The majority of people with cataracts are unaware that they have them until their optician tells them they do. In these cases, it’s not uncommon for people to think that their vision is getting worse purely as a result of getting older.
As cataracts develop, they may leave a brownish, or yellowish tint to your vision, making it difficult to see blues and purples. They will also begin to become visible to other people as cloudy, milky, whitish patches – and eventually complete coverings – over your pupils and irises.
Although you won’t be able to see them yourself without using a mirror(1), cataracts will begin to progressively impede your vision – sometimes developing so slowly that you don’t notice them for a long time – until eventually they will cover your eye to the point that they’ll be visible to other people and you’ll ultimately become completely blinded by them, and will be visible in a mirror or to other people*.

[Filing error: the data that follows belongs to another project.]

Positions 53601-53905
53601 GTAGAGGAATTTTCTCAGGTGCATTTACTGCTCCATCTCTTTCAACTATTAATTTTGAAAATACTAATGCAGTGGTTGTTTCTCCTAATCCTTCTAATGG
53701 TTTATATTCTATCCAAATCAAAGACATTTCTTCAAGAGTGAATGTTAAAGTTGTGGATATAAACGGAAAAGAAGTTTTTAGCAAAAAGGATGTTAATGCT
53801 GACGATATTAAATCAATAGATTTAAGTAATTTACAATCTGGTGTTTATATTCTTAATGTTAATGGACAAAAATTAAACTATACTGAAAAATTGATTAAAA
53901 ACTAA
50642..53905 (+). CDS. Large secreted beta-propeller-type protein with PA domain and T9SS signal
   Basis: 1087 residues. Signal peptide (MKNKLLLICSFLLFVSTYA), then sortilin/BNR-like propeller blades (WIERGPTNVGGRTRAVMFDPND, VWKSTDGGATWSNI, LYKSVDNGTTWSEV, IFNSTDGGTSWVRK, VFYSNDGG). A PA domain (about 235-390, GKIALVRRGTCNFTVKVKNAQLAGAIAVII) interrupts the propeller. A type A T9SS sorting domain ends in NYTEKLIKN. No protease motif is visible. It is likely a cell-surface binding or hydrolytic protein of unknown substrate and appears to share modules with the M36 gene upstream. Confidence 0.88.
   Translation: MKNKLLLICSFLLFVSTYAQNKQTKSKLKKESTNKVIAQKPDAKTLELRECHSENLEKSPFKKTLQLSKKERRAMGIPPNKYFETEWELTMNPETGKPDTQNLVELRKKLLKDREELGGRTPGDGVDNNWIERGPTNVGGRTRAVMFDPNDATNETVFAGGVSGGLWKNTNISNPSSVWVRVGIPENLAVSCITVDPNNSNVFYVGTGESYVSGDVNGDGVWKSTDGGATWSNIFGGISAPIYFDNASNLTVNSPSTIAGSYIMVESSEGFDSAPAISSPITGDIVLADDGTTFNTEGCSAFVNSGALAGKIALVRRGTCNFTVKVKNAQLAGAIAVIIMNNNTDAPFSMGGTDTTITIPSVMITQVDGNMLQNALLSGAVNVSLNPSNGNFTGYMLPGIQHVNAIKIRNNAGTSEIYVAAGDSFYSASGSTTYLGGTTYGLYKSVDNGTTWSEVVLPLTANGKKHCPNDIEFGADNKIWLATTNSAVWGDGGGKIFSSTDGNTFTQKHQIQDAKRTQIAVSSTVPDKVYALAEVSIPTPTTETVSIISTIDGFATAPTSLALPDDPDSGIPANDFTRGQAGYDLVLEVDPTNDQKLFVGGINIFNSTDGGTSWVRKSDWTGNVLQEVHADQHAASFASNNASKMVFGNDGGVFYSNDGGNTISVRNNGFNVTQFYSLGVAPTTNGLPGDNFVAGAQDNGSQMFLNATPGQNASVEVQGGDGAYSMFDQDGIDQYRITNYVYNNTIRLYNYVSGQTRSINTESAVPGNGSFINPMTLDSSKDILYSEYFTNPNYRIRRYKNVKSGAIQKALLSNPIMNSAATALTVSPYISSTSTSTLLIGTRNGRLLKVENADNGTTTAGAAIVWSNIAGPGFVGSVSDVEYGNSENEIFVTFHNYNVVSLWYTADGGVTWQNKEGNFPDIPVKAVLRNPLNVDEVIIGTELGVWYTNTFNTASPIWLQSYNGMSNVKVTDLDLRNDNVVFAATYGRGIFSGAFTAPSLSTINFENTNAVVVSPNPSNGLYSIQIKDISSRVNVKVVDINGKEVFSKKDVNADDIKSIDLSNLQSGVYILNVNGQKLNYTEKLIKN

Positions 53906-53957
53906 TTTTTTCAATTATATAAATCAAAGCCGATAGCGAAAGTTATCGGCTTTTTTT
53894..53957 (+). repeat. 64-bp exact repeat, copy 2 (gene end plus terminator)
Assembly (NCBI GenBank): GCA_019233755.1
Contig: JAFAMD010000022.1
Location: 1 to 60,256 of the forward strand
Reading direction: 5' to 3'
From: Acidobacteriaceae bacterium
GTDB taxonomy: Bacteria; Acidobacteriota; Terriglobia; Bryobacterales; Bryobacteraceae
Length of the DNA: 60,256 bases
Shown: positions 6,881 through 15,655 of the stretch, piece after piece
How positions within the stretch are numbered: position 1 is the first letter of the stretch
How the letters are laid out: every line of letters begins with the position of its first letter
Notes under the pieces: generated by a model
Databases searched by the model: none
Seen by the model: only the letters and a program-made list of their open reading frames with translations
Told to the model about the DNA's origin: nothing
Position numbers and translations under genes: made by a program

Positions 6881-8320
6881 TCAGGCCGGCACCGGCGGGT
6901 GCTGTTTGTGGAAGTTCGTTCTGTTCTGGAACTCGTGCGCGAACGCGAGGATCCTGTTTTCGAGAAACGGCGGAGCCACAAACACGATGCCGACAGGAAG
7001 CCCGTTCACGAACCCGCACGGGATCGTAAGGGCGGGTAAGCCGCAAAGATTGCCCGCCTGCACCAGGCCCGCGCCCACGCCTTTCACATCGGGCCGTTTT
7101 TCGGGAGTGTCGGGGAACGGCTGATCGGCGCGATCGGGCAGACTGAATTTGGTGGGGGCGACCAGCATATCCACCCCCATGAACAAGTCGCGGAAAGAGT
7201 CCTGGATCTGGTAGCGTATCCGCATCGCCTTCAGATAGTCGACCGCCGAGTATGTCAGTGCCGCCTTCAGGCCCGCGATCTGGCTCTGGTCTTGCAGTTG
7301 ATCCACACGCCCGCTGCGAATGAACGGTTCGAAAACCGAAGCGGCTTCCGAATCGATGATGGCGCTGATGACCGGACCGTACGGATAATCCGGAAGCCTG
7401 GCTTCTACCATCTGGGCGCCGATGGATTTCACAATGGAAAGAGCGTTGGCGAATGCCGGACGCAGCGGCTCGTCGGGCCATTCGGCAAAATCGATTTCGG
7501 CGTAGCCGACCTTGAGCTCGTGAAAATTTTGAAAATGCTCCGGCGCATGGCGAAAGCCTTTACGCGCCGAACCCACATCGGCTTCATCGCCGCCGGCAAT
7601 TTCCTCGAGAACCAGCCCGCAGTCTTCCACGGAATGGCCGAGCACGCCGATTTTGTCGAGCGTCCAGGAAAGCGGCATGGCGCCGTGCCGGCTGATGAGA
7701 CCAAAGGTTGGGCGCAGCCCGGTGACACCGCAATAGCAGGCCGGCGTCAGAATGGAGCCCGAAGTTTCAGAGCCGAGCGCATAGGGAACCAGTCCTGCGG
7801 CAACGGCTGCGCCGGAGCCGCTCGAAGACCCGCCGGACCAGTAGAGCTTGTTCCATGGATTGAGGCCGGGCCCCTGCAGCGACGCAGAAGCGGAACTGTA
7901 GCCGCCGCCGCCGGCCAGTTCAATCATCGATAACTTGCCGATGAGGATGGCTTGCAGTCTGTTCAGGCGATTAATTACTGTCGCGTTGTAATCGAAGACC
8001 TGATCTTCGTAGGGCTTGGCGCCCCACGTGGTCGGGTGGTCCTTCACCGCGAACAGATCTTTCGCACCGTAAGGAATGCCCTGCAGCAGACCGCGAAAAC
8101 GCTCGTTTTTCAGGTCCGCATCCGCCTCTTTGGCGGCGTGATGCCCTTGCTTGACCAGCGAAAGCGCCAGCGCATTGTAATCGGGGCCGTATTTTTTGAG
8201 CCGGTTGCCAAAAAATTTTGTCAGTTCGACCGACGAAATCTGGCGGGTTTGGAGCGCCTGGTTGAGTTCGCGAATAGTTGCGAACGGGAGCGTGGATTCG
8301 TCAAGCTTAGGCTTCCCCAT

Once your cataract develops to the point that it becomes visible, presuming that the vision in your other eye is still good, then you’ll be able to use a mirror to check how much of your eye they are covering and see how quickly or slowly they progress across your eye.
UV radiation – How does UV radiation cause cataracts?
Colour – Do cataracts affect colour vision?
Vertigo – Can cataracts cause vertigo?
LASIK surgery – Can a person with cataracts have LASIK surgery?